Fort Ward Museum management PlanThe Office of Historic Alexandria is pleased to announce the appointment of a new study group, the Fort Ward Interpretive Plan Committee, to assist and advise the City on the development of a long-term interpretation strategy for Fort Ward Park’s natural, cultural and historic heritage. OHA has accepted ten applications from members of the greater Alexandria community to serve on this new committee, comprised of recognized experts in the following professional fields or as representatives of the following organizations:

Experts on the American Civil War and military history:  B. Franklin Cooling, Ph.D.; Kim Holien

Expert of the “Defenses of Washington” system of forts and batteries which protected the nation’s capital during the Civil War:  Douglas Coleman, J.D.

Member of the Friends of Fort Ward non-profit organization:  Charles Ziegler

Member of the Fort Ward and Seminary African American Descendants Society non-profit organization: Adrienne Washington

Expert in African American History, museum professional and descendant of an individual known to have lived and/or been interred within Fort Ward Park: David Taft Terry, Ph.D.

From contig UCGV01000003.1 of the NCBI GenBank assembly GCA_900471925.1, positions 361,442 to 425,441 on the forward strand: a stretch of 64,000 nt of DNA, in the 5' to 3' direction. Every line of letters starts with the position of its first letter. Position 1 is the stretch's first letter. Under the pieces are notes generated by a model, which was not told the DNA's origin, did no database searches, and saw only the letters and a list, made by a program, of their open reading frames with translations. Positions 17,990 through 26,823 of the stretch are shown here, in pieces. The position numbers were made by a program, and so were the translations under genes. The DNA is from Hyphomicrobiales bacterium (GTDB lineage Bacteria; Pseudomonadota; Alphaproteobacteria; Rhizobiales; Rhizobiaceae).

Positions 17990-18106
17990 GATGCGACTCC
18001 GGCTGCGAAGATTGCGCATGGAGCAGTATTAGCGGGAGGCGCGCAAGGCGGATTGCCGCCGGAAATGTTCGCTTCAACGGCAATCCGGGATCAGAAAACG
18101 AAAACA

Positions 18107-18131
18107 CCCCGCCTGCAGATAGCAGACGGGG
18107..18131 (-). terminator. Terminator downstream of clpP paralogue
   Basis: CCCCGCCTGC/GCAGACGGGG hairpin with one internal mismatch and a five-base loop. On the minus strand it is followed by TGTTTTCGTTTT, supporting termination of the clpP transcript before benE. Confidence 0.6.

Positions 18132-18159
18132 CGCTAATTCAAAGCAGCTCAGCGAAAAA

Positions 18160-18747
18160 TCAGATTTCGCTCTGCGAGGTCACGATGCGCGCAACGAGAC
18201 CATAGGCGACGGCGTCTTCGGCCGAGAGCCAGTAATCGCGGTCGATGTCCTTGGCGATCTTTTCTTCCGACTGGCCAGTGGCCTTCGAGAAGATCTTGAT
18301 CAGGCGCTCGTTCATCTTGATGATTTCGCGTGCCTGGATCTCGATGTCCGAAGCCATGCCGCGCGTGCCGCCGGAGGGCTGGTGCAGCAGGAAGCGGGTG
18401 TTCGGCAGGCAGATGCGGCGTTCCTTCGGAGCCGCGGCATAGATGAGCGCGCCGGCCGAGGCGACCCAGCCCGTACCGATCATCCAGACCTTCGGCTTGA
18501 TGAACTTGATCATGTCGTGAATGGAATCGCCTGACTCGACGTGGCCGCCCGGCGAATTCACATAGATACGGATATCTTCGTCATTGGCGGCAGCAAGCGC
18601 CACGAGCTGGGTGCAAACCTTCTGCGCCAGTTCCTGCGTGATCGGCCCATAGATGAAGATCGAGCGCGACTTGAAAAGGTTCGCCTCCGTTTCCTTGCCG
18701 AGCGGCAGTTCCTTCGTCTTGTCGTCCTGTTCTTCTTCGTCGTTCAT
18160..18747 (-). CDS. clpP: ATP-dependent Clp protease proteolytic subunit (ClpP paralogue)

Expert in African American history, culture and cultural resources (with a desired concentration on the Civil War, Reconstruction and Civil Rights): Mary Furlong Minkhoff, Ph.D.

Educator associated with the fields of anthropology, history or the social sciences:  Krystyn Moon, Ph.D.

Two at large members with an interest and understanding of the unusual history of Fort Ward Park:  Carole Johnson; Rev. Gideon Pollach

The Fort Ward Interpretive Committee replaces the former Fort Ward History Work Group and is an advisory committee appointed by the Office of Historic Alexandria, as recommended in the Fort Ward Management Plan, adopted by the Alexandria City Council in January 2015.  Meetings of the new committee will be held monthly or bi-monthly as needed, at Lloyd House, 220 North Washington Street, on the second Thursday of the month beginning March 11 from 7:30 to 9 p.m. All meetings are open to the public.

Tuesday, February 16 – Historic Alexandria Resources Commission
Lloyd House, 220 North Washington Street
Regular monthly meeting.  Free! 7:30 to 9 p.m. For more information, please call 703.746.4554.Wednesday, February 17 – Alexandria Archaeological Commission